We on this side of the House are, of course, wholly opposed to the denationalisation of steel, for reasons which I will advance in a few moments. But it is not only the Labour Party which asks the Government, in the national interest, to be wary of what they do in this connection. Staunch friends of the Conservative Party are saying the same thing. It appears that responsible and influential sections of Conservative opinion are alarmed by the threat to repeal the nationalisation of this industry, and appreciate fully that to do so is not only technically unsound as well as difficult, but may well upset the national apple-cart.
Let us consider what the "Financial Times," a paper which perhaps, as I know all too well, has more than any other consistently and vehemently—and I think sometimes a little unfairly—attacked the nationalisation of iron and steel. In a very interesting leading article which it published on 6th November, after making an observation which I believe is absolutely true—
The process of unscrambling is always more complicated than the process of scrambling "—
it goes on to say:
The Conservatives must beware of the charge which they themselves used with great force against the Socialists in the debates of the last Parliament: the charge of distracting the industry at a critical time.
The steel industry was not perfect before it was nationalised"—
incidentally, what an interesting admission. Previously we have been told by the "Financial Times," all the Conservative papers and all Conversative Members in this House, that this industry was a paragon of all the virtues, that it was 100 per cent. efficient and that anybody who made any comment to the contrary must
obviously be inspired by pernicious Socialist propaganda.
—"it is not perfect now.
A few sentences later the leading article says:
The Conservatives have every right to endeavour to restore it. What is most important of all, however, is to ensure that whatever is done will have at least a reasonable chance of being widely acceptable. It would be worse than ludicrous if the steel industry was to find itself nationalised and de-nationalised with every change of Government.
And here is the conclusion of the article:
Nevertheless, though the Conservatives are bound to make their intentions plain, they will have to proceed with caution and conciliation. The efficiency of the industry in the future must weigh more with them than any arguments drawn from the contentions of the last two Parliaments. Though the organisation and the pattern of ownership of 15th February is bound to condition their thought, it should not be allowed to prejudice it.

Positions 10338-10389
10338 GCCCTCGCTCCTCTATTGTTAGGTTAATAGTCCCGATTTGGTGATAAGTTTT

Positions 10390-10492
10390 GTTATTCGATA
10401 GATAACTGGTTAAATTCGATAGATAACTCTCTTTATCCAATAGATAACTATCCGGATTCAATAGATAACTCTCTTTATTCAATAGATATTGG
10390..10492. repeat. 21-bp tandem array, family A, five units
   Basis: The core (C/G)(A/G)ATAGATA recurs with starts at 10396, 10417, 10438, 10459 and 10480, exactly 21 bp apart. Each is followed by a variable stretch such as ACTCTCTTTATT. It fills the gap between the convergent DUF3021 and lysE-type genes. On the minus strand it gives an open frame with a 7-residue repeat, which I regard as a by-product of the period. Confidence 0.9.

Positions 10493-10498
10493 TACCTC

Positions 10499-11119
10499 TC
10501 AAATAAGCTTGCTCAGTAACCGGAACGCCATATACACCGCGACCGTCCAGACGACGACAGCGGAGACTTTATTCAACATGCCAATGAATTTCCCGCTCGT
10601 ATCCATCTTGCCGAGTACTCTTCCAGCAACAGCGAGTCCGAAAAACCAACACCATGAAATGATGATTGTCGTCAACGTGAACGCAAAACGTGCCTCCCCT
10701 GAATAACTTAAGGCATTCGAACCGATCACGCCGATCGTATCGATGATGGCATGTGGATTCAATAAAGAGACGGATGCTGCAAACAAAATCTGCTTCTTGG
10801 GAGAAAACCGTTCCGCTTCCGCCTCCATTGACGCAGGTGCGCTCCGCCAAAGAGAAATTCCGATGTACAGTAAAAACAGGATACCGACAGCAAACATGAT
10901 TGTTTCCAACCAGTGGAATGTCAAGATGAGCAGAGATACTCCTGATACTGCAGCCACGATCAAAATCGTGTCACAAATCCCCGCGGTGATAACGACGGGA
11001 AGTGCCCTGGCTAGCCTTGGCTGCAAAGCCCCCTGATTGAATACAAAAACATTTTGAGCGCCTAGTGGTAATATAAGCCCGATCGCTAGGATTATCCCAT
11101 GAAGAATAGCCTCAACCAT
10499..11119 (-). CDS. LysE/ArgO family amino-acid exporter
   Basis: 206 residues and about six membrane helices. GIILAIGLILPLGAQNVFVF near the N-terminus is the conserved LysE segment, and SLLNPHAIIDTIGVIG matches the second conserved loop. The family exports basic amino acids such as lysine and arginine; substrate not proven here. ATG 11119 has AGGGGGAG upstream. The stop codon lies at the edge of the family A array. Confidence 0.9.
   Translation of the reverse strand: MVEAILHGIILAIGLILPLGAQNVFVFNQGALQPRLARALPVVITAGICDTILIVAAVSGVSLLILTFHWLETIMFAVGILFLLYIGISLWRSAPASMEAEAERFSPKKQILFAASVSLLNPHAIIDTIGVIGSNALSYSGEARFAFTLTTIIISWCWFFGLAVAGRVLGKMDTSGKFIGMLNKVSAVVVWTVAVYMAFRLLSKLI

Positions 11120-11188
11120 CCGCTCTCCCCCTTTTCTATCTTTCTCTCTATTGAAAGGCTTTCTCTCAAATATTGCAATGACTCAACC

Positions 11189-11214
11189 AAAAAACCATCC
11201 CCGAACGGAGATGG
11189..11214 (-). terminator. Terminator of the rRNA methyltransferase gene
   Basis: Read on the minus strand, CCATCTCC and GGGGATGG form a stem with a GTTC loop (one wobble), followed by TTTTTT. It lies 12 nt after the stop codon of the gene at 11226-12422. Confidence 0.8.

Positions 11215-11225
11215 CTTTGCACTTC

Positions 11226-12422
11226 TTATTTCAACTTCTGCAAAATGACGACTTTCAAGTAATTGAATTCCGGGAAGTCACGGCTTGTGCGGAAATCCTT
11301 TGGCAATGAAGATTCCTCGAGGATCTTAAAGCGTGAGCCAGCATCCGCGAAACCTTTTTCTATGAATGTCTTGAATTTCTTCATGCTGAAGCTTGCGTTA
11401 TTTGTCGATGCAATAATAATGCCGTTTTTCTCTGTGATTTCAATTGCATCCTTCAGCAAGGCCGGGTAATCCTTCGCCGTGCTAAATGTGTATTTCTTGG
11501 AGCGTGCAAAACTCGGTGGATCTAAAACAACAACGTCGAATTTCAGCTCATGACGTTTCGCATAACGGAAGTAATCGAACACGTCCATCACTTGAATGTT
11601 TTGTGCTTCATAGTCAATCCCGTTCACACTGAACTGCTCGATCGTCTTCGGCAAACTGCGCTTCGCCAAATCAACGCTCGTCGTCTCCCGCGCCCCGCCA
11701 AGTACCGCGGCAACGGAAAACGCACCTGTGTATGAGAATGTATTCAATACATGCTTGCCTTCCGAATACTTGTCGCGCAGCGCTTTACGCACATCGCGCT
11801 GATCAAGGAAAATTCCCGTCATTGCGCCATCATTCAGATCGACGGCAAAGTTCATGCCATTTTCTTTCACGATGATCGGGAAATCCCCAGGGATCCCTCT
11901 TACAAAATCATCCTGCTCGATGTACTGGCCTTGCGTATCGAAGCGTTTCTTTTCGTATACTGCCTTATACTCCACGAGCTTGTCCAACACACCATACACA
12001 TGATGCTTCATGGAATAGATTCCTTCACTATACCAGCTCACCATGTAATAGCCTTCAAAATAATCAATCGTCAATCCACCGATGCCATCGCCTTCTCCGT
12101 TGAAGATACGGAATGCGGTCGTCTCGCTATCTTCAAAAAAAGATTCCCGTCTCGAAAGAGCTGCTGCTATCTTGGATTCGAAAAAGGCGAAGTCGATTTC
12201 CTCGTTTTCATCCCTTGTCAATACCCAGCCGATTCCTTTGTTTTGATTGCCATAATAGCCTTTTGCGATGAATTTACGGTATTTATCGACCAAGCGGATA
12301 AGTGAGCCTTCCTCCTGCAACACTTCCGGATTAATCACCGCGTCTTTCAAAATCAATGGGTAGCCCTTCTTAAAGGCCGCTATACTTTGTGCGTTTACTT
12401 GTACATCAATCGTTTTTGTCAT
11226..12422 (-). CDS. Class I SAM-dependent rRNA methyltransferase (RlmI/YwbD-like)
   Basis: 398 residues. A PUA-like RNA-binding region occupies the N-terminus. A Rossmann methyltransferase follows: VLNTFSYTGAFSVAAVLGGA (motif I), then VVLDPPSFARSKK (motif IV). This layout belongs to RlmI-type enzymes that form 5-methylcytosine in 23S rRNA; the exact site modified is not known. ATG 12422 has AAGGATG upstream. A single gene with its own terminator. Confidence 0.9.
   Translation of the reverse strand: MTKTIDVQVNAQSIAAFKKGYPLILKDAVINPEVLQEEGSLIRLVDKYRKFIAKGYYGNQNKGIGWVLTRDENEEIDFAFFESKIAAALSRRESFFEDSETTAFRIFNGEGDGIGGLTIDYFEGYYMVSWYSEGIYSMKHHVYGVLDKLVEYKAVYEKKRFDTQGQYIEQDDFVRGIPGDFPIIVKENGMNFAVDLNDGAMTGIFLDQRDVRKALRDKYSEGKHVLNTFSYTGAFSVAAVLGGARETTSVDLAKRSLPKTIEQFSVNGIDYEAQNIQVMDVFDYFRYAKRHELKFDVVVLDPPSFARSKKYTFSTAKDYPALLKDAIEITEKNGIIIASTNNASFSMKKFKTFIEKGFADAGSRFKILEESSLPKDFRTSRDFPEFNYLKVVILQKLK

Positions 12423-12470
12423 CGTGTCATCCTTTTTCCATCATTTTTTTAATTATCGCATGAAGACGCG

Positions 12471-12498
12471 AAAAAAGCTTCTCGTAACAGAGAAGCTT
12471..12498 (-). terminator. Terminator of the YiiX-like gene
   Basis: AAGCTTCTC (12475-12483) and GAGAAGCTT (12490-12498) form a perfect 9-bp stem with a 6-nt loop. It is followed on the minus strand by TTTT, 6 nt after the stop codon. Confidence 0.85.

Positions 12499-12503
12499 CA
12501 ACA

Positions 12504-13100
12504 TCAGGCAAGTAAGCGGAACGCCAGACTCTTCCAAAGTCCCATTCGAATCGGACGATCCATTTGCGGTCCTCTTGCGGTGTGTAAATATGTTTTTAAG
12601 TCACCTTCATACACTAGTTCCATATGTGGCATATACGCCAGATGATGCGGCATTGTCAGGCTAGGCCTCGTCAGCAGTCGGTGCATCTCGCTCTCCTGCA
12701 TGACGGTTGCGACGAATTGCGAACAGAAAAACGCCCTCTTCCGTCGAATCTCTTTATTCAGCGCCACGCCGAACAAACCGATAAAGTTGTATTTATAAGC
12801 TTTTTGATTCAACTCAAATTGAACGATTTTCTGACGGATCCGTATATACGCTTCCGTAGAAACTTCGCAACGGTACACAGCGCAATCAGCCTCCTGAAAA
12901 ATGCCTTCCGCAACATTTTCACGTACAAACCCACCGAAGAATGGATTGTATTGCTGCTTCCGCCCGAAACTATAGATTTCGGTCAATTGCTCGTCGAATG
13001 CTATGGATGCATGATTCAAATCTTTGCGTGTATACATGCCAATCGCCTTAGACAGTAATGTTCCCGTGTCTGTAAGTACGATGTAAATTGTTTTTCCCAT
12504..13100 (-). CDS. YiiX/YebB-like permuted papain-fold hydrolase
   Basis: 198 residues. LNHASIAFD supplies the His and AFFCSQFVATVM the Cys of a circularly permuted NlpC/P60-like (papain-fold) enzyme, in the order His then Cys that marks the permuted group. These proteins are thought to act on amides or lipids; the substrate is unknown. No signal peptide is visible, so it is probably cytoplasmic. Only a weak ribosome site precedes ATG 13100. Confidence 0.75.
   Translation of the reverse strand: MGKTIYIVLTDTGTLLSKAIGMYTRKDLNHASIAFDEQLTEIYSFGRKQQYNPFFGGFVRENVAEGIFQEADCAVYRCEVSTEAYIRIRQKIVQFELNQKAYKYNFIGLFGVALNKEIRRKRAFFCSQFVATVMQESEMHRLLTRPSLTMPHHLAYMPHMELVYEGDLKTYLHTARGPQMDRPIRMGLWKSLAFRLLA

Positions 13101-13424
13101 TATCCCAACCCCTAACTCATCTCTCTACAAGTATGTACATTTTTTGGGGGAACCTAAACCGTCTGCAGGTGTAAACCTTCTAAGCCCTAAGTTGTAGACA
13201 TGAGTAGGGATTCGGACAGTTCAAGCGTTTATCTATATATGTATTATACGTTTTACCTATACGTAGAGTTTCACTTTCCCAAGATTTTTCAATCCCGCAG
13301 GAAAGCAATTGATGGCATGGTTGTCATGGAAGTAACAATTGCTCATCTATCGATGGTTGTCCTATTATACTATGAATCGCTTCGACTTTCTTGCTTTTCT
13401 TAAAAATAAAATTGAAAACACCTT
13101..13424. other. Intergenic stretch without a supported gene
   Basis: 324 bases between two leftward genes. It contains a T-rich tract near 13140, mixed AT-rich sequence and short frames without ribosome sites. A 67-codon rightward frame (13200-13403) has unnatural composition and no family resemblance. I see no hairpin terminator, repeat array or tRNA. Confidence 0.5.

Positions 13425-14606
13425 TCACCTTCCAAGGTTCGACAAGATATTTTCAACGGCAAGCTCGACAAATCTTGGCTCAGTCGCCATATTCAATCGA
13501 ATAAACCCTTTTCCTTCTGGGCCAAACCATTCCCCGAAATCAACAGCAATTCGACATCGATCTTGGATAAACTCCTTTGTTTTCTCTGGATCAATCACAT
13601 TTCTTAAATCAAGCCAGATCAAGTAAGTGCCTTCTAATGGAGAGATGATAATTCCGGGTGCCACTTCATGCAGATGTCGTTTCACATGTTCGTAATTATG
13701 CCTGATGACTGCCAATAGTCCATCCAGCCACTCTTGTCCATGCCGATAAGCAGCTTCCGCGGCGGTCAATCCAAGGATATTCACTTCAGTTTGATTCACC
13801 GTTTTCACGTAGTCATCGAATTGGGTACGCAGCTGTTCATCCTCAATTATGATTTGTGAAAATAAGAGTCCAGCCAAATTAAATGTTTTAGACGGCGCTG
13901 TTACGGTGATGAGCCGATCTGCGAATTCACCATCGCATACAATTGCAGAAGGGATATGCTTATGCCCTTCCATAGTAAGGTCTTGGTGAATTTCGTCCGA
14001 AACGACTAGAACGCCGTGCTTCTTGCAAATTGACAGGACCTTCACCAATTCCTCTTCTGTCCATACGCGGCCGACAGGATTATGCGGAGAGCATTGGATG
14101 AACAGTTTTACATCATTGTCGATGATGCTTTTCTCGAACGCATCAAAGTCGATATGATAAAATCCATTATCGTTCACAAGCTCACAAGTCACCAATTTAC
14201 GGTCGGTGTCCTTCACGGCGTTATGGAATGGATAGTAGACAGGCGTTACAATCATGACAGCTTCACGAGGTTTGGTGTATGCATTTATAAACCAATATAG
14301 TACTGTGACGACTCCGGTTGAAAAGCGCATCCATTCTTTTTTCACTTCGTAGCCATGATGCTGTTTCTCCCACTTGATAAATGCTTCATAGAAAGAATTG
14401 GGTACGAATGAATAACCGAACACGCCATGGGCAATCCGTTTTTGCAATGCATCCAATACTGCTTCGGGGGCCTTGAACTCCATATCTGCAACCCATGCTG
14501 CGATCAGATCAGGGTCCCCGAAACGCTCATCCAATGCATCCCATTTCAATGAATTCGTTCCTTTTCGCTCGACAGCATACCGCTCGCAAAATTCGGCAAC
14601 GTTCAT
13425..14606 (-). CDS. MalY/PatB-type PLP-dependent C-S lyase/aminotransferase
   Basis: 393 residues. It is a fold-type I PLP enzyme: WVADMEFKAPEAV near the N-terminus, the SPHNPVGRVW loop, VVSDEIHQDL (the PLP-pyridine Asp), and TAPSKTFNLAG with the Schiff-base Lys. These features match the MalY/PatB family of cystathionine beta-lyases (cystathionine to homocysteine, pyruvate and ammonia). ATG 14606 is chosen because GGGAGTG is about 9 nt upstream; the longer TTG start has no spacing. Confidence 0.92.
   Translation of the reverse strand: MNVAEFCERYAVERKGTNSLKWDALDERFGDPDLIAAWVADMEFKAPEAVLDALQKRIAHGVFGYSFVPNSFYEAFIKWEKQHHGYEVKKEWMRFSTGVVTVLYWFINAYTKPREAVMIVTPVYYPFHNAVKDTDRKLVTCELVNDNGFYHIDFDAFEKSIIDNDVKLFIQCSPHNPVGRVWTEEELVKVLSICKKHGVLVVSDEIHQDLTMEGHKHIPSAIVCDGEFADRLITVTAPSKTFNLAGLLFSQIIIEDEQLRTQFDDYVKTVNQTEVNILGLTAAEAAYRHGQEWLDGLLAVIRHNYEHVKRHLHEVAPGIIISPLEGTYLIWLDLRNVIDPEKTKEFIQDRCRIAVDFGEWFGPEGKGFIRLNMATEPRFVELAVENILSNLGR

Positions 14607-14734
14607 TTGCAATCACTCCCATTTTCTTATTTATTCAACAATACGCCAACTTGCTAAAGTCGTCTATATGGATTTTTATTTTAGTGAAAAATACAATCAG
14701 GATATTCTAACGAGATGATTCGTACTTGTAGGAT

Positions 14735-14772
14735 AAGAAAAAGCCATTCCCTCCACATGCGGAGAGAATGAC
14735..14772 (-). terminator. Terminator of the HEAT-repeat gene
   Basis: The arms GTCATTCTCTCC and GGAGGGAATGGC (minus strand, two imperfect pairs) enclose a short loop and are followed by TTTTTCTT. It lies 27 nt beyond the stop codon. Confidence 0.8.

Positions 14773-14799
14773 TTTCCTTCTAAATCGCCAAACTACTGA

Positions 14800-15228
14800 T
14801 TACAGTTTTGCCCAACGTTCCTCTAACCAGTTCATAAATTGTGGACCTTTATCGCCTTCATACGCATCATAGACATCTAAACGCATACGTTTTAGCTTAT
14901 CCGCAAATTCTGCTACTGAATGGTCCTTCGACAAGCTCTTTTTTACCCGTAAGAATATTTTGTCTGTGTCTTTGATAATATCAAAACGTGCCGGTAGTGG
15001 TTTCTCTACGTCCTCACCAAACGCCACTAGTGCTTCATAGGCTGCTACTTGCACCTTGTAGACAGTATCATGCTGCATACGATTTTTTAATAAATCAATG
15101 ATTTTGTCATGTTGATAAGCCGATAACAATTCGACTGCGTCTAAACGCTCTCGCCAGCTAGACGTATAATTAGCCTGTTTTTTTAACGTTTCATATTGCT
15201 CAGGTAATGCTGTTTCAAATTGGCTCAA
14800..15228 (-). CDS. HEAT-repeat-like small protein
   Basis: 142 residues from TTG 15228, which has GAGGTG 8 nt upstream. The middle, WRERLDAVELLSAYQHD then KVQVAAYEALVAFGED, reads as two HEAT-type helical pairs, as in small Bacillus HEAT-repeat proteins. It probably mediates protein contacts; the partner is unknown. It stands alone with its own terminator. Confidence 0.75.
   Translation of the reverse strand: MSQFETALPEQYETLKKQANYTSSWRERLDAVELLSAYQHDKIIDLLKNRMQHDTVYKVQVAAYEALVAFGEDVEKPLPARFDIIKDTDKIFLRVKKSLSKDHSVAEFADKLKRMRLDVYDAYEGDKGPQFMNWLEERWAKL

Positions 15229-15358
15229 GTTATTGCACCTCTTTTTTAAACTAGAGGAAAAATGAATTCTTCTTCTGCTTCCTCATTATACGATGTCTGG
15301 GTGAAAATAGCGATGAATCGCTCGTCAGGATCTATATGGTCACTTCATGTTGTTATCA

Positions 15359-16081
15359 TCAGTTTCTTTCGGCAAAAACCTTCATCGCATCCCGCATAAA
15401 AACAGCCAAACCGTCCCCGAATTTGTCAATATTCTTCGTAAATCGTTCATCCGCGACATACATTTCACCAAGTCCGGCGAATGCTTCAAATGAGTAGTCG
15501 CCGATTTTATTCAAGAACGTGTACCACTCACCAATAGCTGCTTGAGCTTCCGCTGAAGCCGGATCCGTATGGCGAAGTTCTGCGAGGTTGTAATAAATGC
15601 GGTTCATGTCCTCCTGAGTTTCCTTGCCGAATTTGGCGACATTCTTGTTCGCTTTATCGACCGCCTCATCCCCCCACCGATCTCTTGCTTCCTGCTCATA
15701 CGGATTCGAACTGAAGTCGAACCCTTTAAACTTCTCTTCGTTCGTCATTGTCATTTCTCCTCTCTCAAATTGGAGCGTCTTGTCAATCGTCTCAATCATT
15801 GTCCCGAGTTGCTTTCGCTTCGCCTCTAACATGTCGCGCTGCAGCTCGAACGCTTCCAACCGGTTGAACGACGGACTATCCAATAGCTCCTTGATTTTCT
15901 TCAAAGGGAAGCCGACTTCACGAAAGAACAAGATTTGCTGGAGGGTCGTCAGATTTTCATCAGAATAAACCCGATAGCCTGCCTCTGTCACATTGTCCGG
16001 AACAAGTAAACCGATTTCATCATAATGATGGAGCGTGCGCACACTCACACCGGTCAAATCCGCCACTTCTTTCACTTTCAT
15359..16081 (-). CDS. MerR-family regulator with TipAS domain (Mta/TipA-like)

I suggest that this advice, coming as it does from a paper which reflects a substantial section of City and business opinion, is highly significant, to put it at its lowest, and I should imagine that its views will find a ready response among supporters of the Government who do not allow party prejudice to override their concern for the national welfare.
In the same issue of the "Financial Times," there is an informative article, the main feature article of the day by Mr. Harold Wincott, who, after making an obviously deep and professional study of the matter, writes about the difficulties which will confront the Government in seeking new private owners of the industry. I should like to quote one important sentence from the article:
(Incidentally, if the Conservatives are toying with the idea of some form of dividend limitation on top of E.P.T., they may as well make up their minds they can either have steel de-nationalisation or dividend limitation. They can't have both.)
Well, the Chancellor tells us that he does propose to introduce E.P.T., and although there is to be no statutory limitation of dividends he has emphatically expressed the view that it is contrary to the national interest that dividends should be increased. I assume that this injunction will be acted upon by the iron and steel industry—I can scarcely imagine that if they were de-nationalised they could ignore it—and it would seem that, in summary, the view of the "Financial Times" is that, while it does not like
nationalisation a bit, its repeal would be both undesirable and, indeed, impossible.
We shall see. It may be that the ingenuity of my successor in answering the arguments of this journal and overcoming the difficulties which it foresees may prove greater than any of us at present anticipate. Or dare we hope that he will put his foot down, heed the expert advice that has been tendered to him from his more responsible political friends, and refuse to commit the follies and create the damage which the Prime Minister is pressing him to do? In either case it would appear to be unwise for anyone to assume at the moment that the de-nationalisation of steel will necessarily reach the Statute Book.
If the Government are unprepared to accept the advice of the "Financial Times," in spite of its staunch and loyal friendship for the Conservative Party, it will, I suppose, be less likely to listen to the views of the "Economist" whose views are now and again a little more objective. But this paper was just as fervently opposed to the nationalisation of the iron and steel industry. Perhaps for that reason, and because of its high standing among financial and industrial circles in this and other countries, the House at least will be interested in what it says on this subject. I will quote from the issue of the "Economist" of 3rd November:
If there is an attempt to put everything back into the state it was in two years ago, then the net effect will be to substitute a very tight privately owned cartel for a very tight publicly owned cartel, which would hardly be an improvement. Whatever may be the objection on political grounds to the nationalisation of the industry and to Mr. Hardie's methods, there can be little doubt that the re-grouping and nationalisation of the industry on functional and technical lines that the Corporation is believed to have in mind, would be to the national advantage.